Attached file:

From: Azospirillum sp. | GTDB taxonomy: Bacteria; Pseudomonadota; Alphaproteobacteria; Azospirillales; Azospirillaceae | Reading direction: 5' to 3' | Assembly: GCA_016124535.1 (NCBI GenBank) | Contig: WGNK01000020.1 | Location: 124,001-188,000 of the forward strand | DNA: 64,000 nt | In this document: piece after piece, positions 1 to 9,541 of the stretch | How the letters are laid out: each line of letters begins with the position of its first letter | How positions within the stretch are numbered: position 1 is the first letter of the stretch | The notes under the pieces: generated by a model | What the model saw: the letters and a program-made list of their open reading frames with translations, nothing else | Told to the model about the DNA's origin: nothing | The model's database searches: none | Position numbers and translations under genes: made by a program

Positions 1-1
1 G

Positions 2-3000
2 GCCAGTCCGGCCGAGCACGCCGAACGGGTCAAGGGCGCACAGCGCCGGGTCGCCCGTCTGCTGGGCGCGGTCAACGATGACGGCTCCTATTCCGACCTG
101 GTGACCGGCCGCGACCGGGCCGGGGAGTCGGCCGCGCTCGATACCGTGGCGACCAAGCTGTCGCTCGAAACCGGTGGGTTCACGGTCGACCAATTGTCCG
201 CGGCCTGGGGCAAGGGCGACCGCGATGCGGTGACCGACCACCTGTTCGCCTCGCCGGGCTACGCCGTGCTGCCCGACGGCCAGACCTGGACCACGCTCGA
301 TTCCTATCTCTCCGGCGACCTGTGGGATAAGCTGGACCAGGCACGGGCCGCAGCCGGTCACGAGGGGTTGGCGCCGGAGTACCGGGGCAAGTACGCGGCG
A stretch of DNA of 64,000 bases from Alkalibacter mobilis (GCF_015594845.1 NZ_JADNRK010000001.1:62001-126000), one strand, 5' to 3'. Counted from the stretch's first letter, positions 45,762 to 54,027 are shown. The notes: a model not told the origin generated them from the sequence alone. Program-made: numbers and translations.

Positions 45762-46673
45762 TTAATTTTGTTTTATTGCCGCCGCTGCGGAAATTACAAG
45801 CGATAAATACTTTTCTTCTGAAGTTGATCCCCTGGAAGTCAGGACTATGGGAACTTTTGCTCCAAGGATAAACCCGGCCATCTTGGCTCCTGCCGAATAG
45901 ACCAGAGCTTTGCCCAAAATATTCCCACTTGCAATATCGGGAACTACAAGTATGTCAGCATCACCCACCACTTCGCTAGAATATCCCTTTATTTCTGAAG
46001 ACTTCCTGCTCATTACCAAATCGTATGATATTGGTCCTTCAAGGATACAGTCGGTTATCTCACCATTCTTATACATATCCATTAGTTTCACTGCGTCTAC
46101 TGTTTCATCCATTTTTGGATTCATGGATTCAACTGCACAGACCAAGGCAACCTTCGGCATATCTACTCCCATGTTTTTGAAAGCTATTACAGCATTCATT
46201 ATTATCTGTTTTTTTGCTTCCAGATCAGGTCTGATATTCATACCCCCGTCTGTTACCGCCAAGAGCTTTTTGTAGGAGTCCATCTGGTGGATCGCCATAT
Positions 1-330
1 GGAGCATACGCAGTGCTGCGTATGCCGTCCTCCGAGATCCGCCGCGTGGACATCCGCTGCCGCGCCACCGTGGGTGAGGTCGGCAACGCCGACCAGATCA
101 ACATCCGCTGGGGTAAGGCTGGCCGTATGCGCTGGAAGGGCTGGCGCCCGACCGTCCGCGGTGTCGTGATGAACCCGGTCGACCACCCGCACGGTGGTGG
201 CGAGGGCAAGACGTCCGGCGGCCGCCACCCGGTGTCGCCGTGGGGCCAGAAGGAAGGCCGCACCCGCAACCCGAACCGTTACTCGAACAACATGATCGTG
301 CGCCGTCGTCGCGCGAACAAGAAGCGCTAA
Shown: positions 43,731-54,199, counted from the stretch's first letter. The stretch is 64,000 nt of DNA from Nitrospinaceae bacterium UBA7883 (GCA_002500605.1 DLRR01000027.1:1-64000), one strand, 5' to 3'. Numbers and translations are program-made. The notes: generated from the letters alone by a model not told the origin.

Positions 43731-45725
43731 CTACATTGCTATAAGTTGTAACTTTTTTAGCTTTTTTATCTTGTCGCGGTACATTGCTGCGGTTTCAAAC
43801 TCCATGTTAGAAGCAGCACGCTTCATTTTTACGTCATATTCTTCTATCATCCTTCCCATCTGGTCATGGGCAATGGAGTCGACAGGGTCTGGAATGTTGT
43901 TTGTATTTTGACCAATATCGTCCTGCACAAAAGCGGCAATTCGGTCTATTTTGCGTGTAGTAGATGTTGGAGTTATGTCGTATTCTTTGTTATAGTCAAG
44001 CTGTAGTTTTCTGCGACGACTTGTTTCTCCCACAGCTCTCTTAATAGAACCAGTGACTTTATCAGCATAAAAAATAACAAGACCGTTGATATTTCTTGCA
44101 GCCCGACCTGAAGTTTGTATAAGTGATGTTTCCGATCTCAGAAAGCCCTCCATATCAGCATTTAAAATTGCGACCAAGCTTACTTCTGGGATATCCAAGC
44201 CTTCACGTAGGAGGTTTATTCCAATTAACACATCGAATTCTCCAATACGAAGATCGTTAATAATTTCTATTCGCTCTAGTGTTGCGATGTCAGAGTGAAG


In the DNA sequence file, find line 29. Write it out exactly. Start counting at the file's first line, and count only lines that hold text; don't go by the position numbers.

44201 CTTCACGTAGGAGGTTTATTCCAATTAACACATCGAATTCTCCAATACGAAGATCGTTAATAATTTCTATTCGCTCTAGTGTTGCGATGTCAGAGTGAAG